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RNLI to Blame?

Praxinoscope

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Aberaeron
A tragic accident, but I never really considered lifeguard patrol of beaches to be a RNLI function anyway, although they seem to have adopted this responsibility recently.
But a rather stupid comment from the Police, which seems to be fairly standard nowadays.
 

johnalison

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Essex
In all the years we had childhood holidays in Cornwall, I don't remember ever hearing about a lifeguard being anywhere, or of any casualties. I know Treyarnon fairly well as we used to surf there, an activity which was invariably carried out while lying prone in those days. Everyone knew that it was dangerous until there was an incomng tide. Before that you could swim in the wonderful natural rock pool there. We also played around in small boats and inflatable dinghies. Have people just become more stupid?
 

FlyingGoose

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12 Feb 2019
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Unfortunately deaths around the UK coast in Summer is inevitably, and the RNLI are a charity and have no responsibility to man these beaches but they do .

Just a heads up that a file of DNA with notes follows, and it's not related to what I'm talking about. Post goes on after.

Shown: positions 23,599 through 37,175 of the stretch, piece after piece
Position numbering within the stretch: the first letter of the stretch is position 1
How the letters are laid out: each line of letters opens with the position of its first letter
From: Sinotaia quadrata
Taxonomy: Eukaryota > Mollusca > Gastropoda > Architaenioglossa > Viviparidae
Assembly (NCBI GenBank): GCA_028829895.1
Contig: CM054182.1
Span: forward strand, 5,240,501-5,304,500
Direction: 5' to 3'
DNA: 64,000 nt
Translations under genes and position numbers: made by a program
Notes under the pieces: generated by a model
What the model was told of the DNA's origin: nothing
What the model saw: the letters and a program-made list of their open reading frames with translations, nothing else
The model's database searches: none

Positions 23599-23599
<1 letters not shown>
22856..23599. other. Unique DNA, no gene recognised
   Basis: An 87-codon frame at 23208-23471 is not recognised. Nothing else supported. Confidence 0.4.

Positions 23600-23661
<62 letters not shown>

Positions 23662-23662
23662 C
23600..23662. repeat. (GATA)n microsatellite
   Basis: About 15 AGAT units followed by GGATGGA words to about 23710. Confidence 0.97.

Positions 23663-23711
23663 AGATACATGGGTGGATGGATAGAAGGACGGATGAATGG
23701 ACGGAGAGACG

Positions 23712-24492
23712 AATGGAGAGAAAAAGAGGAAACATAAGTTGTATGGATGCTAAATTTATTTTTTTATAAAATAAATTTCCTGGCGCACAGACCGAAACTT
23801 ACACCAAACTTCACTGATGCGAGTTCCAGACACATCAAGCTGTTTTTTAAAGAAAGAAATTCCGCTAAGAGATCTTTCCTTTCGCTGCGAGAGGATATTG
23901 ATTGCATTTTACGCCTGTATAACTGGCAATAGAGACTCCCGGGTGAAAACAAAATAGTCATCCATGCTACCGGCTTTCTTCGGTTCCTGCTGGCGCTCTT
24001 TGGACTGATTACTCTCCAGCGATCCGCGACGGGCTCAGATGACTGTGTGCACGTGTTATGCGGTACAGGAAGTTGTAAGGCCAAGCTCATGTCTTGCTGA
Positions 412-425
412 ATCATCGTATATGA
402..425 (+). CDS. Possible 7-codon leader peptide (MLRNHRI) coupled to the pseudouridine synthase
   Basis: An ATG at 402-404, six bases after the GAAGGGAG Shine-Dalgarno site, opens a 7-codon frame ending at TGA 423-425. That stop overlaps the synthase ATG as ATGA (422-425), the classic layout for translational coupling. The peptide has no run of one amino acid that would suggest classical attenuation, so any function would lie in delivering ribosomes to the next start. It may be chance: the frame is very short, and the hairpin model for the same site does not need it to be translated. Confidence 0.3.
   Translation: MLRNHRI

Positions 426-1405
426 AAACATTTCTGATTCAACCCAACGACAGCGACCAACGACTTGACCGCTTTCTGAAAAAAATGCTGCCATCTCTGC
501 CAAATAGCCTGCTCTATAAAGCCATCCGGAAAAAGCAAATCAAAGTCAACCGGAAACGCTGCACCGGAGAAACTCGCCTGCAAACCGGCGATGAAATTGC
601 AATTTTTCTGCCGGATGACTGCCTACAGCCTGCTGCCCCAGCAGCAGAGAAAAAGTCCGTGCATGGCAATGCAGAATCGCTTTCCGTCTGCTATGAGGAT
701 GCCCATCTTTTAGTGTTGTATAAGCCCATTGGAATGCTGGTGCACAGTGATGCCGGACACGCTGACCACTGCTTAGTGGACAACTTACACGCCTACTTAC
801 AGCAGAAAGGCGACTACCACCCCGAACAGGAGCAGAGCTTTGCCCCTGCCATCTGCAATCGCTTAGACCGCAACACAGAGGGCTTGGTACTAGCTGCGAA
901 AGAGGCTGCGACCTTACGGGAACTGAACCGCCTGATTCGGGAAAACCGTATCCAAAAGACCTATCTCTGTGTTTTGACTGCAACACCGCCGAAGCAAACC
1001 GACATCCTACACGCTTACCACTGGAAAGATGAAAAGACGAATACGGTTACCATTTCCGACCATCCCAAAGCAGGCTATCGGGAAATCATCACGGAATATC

It is for the individual to use their own risk assessment and then decide if they want to go into the water .
What gets me is how many so called experienced people of the water, surfers, kyakers, etc do not understand ripe tides and how they work
 

sarabande

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up on the moors.
Unfortunately deaths around the UK coast in Summer is inevitably, and the RNLI are a charity and have no responsibility to man these beaches but they do .
It is for the individual to use their own risk assessment and then decide if they want to go into the water .
What gets me is how many so called experienced people of the water, surfers, kyakers, etc do not understand ripe tides and how they work

The RNLI does have a form of responsibility for those beaches where they are paid contractually to provide lifeguards. The RNLI now having withdrawn service, it is apparent that local voluntary lifeguarding functions are being set up to fill the gap.

Far too many people are incapable of performing an effective risk assessment for surfing, and typically a family might buy a board or inflatable from one of the many surf shops by the beach and then head out to sea without any training. Do tell us how you would change that situation. The scale of the problem is clearly without your experience as rip tides are but one of the many risks of using surfboards, kayaks, and inflatables.